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Actors and their Fan-imposed Alter Egos


Story-driven entertainment sometimes makes us forget the people we're seeing on screen have their own lives and that they're actually working! The dreamy line between real and unreal is at its fuzziest when someone portrays someone else for another someone's amusement. This thin veil of illusion is what Hollywood was built on, is the weird tension that David Lynch and mockumentaries like to tease out and is what makes it possible for this kind of medium to hold our attention. We buy into the suspense of disbelief, the hook that enables us to enter a collective dream where directors can build worlds and actors can say their lines and hit their marks with enough conviction to keep us transfixed.

actors and their fan-imposed alter egos

Yet, somehow it comes as such a surprise when the actors who *are* those characters don't really know themselves as well as we'd hope. A great example of this phenomenon that could serve as a case study is Gilmore Girls, a comedy drama set in the sleepy town of Star's Hollow where Lorelai and Rory Gilmore make a life for themselves. Creating a town with enough supporting and minor characters that it seems to carry on living when it's not in frame, there's a The Truman Show feel to this long-running series. Recently given new life on Netflix, winning over a whole new generation of fans, Amy Sherman-Palladino and Daniel Palladino's Gilmore Girls received enough renewed interest to warrant a reunion series. Composed of four seasons, the series was a welcome return for old and new fans, addressing some of the show's hanging character arcs after it was abruptly cancelled after 7 seasons.

During a 2015 ATX Q&A that saw the return of almost all of the show's most regular characters, a move that pretty much necessitated the reunion series Gilmore Girls: A Year in the Life a year later, the idea of actors not really knowing their characters inside out became abundantly clear. Lauren Graham, Alexis Bledel and Kelly Bishop are the Gilmore Girls... with Bishop playing the matriarch, who takes on more of a supporting role even though you could argue her generation of Gilmore warrants an equal footing as the show's co-leads. Centred on the youngest Gilmore girls, the series is based on this central relationship and branches out as Rory heads to school and then college.

While the "Girls" part of the title and strong female characters makes one think the show is primarily aimed at women, it's actually a lot more open-handed thanks to its broad cast and weighting of subplots. The kicker, and possible excuse, is that much like Aaron Sorkin's dense The West Wing scripts the show packs much more dialogue into its running time than your average TV show. Delivering 40 minute episodes, there's enough material for almost twice as long and Sherman-Palladino leverages her co-lead's sharp wits to set the platform for a great deal of fast-talking. It's so relentless, you can understand the appeal of watching the show several times, never quite getting every pop culture reference or inside quip.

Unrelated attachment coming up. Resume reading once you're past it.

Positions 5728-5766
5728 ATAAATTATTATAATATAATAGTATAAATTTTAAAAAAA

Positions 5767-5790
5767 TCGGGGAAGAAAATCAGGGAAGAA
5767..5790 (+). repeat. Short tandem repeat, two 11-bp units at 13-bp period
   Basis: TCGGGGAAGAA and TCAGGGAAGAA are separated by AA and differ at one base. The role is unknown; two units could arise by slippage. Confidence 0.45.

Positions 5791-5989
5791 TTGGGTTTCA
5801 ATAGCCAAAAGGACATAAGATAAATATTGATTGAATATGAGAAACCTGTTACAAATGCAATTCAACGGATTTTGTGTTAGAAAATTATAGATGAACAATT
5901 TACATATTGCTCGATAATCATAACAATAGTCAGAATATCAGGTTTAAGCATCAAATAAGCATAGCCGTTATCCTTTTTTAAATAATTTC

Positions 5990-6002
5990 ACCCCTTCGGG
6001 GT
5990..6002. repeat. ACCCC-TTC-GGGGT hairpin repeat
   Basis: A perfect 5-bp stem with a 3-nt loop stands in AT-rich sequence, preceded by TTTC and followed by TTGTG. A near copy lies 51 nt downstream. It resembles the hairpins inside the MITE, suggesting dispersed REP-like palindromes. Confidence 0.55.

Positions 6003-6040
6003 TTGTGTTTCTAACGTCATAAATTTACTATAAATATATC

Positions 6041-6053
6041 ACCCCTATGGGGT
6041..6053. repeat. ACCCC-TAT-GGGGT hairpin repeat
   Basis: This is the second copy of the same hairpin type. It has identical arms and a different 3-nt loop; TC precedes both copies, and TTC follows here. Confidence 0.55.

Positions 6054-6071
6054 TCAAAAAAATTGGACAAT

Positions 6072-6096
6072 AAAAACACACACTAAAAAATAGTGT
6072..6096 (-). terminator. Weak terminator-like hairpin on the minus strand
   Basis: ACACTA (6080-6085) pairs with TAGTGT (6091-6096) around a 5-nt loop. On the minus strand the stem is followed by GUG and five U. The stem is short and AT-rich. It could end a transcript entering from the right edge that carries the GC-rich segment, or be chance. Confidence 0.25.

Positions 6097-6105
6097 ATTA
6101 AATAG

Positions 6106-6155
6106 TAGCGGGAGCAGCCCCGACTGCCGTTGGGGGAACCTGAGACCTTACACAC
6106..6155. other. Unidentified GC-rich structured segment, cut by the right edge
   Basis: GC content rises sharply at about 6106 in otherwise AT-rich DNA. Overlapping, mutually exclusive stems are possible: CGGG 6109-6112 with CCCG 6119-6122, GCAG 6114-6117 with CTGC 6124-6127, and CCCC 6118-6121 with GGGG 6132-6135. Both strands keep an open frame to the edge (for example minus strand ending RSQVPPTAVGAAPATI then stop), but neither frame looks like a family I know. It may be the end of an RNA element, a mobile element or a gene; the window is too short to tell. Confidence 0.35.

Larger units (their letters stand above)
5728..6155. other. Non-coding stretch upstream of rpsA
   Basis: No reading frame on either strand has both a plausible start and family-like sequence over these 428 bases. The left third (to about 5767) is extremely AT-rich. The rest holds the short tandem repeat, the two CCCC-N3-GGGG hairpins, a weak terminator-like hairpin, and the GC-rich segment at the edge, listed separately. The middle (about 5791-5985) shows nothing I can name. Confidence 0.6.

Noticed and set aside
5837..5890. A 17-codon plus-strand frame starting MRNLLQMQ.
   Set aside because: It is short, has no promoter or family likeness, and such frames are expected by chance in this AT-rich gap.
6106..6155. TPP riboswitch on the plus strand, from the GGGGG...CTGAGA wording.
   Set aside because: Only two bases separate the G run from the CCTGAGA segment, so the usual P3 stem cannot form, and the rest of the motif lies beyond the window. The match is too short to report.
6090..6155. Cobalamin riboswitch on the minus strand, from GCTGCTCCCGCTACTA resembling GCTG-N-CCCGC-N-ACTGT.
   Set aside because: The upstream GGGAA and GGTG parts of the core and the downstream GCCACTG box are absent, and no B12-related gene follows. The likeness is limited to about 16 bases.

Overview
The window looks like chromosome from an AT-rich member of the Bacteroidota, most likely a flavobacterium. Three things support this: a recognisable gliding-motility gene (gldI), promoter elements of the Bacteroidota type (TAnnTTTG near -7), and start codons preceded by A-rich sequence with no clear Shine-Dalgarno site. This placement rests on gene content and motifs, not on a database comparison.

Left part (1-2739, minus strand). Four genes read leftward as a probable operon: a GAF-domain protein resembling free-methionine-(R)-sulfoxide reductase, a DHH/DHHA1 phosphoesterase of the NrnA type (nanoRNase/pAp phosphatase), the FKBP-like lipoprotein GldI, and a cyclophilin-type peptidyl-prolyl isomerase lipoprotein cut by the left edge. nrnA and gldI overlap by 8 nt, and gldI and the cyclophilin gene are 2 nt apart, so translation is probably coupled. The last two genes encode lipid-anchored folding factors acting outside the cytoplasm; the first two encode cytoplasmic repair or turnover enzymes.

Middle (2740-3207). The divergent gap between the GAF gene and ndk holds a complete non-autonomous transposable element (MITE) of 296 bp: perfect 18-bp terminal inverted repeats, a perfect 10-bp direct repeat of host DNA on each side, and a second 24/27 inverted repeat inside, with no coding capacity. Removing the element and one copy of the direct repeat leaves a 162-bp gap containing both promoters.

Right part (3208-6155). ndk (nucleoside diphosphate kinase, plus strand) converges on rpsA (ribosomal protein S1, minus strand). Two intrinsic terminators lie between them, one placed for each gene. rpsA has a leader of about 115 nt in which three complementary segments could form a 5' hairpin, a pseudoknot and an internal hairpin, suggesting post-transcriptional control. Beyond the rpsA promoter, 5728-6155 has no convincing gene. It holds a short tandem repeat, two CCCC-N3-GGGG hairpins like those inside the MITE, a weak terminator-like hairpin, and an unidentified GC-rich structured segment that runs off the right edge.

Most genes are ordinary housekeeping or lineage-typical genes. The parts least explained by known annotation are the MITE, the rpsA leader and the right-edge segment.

The reason this densely scripted show is an excuse is that for Lauren Graham, Alexis Bledel and Kelly Bishop it's a bit difficult to recall the show. Fans watching the show are all-seeing, able to rewatch the series many times and discuss the plot points, memorable quotes and characters ad nauseum. For actors, who are on the other side of the camera, it's not that easy to see it this way. Besides being under considerable deadlines with rewrites and filming, it's still a job as much as you love it and most probably aren't going to settle down in front of the couch with a hot cup of cocoa to watch themselves at work during their downtime.

This misconception of actors knowing their characters inside out must leave many fans crestfallen to hear a lovable lead actor hardly remembers anything from the show as with Lauren Graham, who's arguably the most inseparable of the Gilmore Girls characters. For many actors, watching themselves act can be a cringe fest as they become their own worst critics. It's not really the same viewing experience for someone who's actually in the show. Being able to immerse yourself in the story and dissociate from your colleagues must be near-impossible and probably explains why Milo Ventimiglia's mother went so quiet when he told her the good news that he'd landed the recurring role as Jess in one of her favourite shows.

So while actors may "know" their characters very well from having walked in their shoes for so long and be able to answer questions as if they are still them, the truth is that much like our lives, the filler becomes peripheral. As important as it is for fans to know the lore of a film or series, it's not quite as critical for actors of a beloved or cult series like Gilmore Girls. It's obviously a good idea to have enough love for the character and series so that you can facilitate in-depth questions with some decorum, but beyond this it's kind of bittersweet for fans to discover that mimesis isn't a given and that sometimes it's more of a job than you'd like to believe.

This isn't just a thing for Gilmore Girls or Lauren Graham and company, it's actually fairly typical for actors who shy away from watching themselves perform and is even more prevalent for actors on long-running soap operas. Many actors will attest to a time when an overbearing fan has confronted them about doing something untoward and chastising them as if they were their character. If this is their only point of reference these shows can become so fuzzy that the actor becomes inextricably linked, so much so that my grandmother found herself praying for the characters in her favourite daytime soapie at one point.